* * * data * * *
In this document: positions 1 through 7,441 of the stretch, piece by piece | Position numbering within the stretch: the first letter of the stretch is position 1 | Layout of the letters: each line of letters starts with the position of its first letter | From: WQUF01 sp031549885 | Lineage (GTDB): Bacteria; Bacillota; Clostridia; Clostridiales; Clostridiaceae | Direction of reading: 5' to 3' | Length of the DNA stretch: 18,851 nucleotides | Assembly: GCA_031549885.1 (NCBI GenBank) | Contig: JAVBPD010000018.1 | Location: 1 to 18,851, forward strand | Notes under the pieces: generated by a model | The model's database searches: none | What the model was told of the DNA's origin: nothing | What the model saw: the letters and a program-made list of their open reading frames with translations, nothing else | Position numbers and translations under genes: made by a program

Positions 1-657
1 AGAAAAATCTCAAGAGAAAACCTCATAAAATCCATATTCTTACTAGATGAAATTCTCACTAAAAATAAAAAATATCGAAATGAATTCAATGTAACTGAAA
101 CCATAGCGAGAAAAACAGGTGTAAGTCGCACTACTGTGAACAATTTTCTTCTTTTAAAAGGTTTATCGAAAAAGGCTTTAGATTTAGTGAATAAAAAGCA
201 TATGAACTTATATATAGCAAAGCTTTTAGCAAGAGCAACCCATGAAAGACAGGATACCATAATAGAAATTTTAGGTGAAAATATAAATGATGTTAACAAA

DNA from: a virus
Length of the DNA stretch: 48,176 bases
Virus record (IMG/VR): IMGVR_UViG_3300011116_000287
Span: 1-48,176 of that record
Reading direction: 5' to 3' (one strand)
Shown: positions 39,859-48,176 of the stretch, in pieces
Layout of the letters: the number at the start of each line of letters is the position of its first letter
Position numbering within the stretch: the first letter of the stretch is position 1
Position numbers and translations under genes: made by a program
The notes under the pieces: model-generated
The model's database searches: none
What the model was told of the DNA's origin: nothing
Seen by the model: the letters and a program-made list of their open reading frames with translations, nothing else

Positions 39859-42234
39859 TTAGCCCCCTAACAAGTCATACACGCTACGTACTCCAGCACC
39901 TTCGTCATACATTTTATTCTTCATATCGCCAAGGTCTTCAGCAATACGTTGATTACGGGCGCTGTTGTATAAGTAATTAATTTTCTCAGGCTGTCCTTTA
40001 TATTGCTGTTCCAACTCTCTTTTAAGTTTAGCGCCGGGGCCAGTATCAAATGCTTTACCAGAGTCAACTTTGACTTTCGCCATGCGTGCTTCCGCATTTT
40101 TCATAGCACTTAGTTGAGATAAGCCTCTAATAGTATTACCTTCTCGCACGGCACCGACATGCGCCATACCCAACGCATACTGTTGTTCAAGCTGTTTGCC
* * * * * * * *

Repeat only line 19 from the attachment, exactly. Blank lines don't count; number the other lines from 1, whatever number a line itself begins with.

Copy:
Positions 39859-42234